Day 1 – Simple Data Types

The 100 days start with twelve days of very basic concepts, an introduction to the language so to speak. Despite me having already covered these topics in the past by myself, it can’t hurt to review them again.


In Swift, we declare a variable and assign it a value like so:

var myNickname = "trms"

In this case, we have assigned myNickname the string trms. Now whenever we refer to myNickname in code, we refer to trms until we change its value. We did not need to explicitely tell Swift that trms is a string, as it is able to infer a value’s type from its content. We do need to be careful however when assigning numerical values, as Swift cannot tell the difference between, say, a Double and a Float and we need to instead specify it like so:

var myWeight: Float = 12.34

Variables should only be used for values which are expected to change during runtime. For everything else, we should use constants.

Strings and Integers

Strings are sequences of characters, while integers are, essentially, round numbers. We declare them like so:

var greeting: String = "Hello there!"
var myShoeSize: Int = 43

Multi-line Strings

This is how we create multi-line strings in Swift:

let thisMultilineString = """
I am a multiline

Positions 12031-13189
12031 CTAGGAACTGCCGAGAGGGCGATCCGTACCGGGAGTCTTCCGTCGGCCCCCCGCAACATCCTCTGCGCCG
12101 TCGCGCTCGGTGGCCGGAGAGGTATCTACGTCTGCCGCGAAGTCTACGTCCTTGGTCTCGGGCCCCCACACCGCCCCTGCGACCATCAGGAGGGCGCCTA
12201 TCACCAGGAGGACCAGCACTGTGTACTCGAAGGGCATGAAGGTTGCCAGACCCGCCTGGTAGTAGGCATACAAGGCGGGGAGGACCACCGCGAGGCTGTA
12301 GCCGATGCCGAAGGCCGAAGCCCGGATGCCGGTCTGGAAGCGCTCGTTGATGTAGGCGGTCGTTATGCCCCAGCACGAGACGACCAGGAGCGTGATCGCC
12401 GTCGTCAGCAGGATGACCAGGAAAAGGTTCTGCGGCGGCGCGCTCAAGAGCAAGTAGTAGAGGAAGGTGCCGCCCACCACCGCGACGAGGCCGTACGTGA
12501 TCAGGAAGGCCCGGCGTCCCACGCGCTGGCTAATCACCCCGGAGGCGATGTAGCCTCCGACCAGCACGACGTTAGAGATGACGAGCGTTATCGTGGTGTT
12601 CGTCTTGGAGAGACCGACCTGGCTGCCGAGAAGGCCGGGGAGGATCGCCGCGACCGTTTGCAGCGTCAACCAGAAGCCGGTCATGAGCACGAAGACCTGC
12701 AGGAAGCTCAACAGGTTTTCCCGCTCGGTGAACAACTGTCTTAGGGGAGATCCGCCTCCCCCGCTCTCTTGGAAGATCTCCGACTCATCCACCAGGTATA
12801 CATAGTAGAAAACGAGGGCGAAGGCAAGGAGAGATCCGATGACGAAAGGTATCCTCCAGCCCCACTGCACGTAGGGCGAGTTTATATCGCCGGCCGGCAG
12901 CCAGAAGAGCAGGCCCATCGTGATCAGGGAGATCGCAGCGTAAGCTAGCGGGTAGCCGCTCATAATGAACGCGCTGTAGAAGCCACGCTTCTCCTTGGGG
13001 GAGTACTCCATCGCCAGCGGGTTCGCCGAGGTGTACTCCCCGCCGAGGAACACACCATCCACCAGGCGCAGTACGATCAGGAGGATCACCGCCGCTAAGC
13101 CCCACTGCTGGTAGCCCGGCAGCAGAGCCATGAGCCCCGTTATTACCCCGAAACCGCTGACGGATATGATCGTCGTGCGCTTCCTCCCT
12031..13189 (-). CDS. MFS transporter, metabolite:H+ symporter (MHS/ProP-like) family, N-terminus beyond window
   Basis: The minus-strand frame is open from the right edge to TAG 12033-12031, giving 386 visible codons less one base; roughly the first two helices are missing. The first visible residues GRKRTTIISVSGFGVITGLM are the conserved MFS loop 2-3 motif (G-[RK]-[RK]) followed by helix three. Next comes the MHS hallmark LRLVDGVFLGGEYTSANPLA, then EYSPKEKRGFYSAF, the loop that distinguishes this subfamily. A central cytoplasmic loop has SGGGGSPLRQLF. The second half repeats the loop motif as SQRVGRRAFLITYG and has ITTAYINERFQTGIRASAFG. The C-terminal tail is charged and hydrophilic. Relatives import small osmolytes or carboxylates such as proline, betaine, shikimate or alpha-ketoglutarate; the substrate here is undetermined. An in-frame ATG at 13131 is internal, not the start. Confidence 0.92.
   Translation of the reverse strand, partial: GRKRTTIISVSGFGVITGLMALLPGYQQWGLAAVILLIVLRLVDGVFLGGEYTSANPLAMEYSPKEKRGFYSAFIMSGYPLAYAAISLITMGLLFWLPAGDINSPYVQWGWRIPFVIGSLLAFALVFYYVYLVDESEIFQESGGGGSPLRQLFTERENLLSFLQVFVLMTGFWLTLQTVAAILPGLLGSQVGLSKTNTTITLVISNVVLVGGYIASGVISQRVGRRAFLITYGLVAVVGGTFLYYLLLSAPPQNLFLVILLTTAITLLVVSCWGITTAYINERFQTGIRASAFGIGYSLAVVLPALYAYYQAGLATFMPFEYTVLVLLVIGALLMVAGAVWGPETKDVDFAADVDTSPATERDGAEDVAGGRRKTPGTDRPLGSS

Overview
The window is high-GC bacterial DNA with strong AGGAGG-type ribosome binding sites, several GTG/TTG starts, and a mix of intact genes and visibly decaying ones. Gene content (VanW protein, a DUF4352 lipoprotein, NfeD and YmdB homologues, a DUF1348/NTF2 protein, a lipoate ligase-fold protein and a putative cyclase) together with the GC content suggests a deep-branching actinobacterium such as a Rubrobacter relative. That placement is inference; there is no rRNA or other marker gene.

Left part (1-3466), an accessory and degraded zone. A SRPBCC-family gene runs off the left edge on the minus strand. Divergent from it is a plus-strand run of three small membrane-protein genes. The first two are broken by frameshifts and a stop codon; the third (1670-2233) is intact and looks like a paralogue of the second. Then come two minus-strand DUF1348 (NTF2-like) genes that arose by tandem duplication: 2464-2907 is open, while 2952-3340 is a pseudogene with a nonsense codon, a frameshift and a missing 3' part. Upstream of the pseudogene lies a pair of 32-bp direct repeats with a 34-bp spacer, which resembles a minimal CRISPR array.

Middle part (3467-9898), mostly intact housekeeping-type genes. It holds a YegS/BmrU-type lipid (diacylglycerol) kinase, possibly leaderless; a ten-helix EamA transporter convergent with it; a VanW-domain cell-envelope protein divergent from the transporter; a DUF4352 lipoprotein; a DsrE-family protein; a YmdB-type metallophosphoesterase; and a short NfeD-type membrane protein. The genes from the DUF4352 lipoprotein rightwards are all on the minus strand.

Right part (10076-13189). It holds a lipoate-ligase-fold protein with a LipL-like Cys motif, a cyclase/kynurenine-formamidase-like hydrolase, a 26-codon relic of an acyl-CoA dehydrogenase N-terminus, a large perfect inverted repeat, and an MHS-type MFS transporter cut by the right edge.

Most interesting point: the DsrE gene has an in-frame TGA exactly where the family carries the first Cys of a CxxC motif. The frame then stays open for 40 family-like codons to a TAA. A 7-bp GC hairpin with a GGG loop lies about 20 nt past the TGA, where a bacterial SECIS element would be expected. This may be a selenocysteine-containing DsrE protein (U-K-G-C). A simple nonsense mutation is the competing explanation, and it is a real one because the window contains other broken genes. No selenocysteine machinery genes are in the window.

string! Say wooo!

We need to pay careful attention to make sure the quotes are in their own line.

Doubles and Booleans

Quite simply, Doubles are types holding decimal values, while Booleans are either true or false.

let pi: Double = 3.14
var buttonPressed: Bool = false

String Interpolation

Here’s something I particularly like becaue of its intuitiveness. You can take any value, of any type,1 and put it in a string like so:

var beanCount = 2
let beanExplanation = "The number of beans in the box is \(beanCount)"
print (beanExplanation) //output: "The number of beans in this box is 2"


I’ve been using constants throughout this day anyway, but here’s how you declare one:

let tourEiffelHeight: Int = 1063

Type Annotations

I’ve also used type annotations throughout the day. Essentially it’s when we specify exactly what type we want a value to be, without relying on the internal type inference system thingie.

let thisBeString: String = "OK"
let thisBeInt: Int = 1
let thisBeBool: Bool = true

This about wraps it up for today.

  1. that I know of so far

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